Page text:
In part 2, I describe the set up and some annoying realizations that caused me to rethink many assumptions that I had.
I had originally invisioned one server to rule them all. With one server there is only one place to manage everything and one OS to update. I wanted to run every service as a Docker container with all configuration and data residing on the host OS. That gives me the flexibility of only having to back up the config and data directories and allowing for fast recreation of any one service or the entire server itself. This idea proved a little difficult, as I will explain later.
I have thought a lot about how I am going to layout the data. I wanted one folder structure that will make sense for the amount and diversity of data that I will be operating on. All of the services that I wanted to install will use this structure, so it has to make sense now as changing it later will be difficult once all the service are up and running.
I settled on a structure that breaks things up into one folder for each person who will be storing data, with default subdirectories for each person, and one directory for the whole family for data that doesnt make sense to tie to any one person, namely movies and tv shows. I also needed a folder to hold all the configurations and data for the containers. I wanted to make backups easy and have all of this in one place so a var folder will do nicely.
- (container data)
There are a lot of things I want this server to run. I very much dislike trusting my data to a third party and like to host things myself where possible. So I have set out to replace the following service with self hosted alternatives:
- Dropbox/Google Drive
- Google Play Music and Movies
- Google Reader (now dead)
There are also some things that I can add to this system for added utility:
- Transmission (for legal torrents of course)
- Plex (for media streaming)
- dokuwiki (for my personal wiki).
All of these services should be running in Docker containers because I do not want to have to reconfigure or reinstall them should something happen to the server. I also like the isolation that Docker provides.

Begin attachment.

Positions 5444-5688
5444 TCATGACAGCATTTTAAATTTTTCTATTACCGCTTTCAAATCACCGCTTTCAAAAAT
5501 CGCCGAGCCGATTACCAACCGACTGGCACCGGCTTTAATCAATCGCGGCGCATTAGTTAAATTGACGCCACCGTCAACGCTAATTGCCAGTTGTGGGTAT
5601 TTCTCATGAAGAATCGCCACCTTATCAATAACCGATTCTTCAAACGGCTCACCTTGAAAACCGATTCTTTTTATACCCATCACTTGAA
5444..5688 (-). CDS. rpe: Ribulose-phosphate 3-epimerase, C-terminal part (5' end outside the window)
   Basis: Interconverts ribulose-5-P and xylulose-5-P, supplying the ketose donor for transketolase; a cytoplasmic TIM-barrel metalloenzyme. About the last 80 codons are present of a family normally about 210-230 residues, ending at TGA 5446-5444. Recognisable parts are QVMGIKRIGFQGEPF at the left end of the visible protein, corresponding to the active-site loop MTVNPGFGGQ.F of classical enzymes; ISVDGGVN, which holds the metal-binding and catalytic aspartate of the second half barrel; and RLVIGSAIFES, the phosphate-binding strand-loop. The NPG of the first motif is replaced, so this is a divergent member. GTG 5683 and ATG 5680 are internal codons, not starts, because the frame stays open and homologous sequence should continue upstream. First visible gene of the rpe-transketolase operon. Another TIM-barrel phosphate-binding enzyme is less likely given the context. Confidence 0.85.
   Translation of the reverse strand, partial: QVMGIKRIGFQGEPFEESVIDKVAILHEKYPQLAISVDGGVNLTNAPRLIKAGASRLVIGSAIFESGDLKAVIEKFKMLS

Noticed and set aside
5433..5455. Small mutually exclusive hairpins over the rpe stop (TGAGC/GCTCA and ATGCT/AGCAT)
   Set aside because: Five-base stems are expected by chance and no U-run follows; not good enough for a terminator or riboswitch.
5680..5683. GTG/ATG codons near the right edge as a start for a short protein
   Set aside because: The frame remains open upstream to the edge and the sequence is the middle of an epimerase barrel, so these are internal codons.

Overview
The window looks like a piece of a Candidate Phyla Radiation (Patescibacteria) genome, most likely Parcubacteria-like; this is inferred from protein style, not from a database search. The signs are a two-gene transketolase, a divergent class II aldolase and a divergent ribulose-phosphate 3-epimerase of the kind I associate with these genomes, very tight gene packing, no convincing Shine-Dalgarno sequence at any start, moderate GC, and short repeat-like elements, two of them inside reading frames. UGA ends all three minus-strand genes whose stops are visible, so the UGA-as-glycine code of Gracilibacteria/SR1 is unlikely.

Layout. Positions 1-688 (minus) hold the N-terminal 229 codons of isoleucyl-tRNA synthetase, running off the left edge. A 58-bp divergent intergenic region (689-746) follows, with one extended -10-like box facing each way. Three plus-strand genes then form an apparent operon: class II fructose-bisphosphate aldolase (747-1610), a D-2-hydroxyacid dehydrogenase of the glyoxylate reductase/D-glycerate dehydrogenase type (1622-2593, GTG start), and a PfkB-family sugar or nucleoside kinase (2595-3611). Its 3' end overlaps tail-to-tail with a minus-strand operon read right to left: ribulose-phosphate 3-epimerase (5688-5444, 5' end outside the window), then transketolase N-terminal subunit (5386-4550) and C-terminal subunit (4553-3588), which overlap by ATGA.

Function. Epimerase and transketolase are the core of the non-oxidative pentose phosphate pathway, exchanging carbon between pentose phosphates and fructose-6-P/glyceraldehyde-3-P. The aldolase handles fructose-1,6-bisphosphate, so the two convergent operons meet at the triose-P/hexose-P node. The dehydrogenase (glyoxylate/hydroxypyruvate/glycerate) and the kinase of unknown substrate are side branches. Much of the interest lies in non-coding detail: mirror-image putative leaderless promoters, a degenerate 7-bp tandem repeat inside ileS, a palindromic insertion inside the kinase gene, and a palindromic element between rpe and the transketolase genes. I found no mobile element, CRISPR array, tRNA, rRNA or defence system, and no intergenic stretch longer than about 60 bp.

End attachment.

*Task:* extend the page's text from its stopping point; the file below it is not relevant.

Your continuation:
Set up and issues with docker container data
The setup for most of this was pretty straight forward save for one hiccup I encountered with permissions across containers and the host OS. Docker allows you to create something called a data container which is basically an empty container that just hosts data. You can also map directories from the host OS to the Docker container using the –volume flag when running docker run. When I started this journey I was hoping that I could use the second approach (which I was eventually able to do), but I read that this is not the recommend approach. I said screw it I’m doing it that way.
The first hurdle was permissions. When you map a data container to a regular container Docker handles the permissions internally and it just works. Unfortuantely, I could not do that because of the fact that I wanted to be able to view and modify the data from the host OS without having to use the root account. I also wanted the data to be accessible across different containers. When you use the –volume flag Docker does nothing but mount the directory to the containers OS. This presented a problem because the Docker container will be using one user (lets say with ID 10000) and the permissions on the host OS will map to another (lets say 1001). When the container tried to access the data you can guess what happens.
Now not all Docker images are created equal. Some image authors graciously build their images to allow for specifying the user or group id that the container services use, and some do not. I spent many hours researching how to map the directories to the container OS like a data container without actually using a data container. From what I remember of my research, this is in the works (or something like it) but it was not ready when I was setting this up. For the images that allow you to specify that was an easy setup, but for the others I ended up forking the image and modifying it to suit my needs. I don’t really like doing this because I can no longer rely on the image author for updates.
I finally have everything set up and working how I want. That data is stored on the host OS and backed up using hashbackup and the containers are ephemeral and I can easily rebuild the server from a backup without having to backup the filesystem. I am also not strapped down to a specific OS, which means I can upgrade to Arch eventually when I want to start learning it.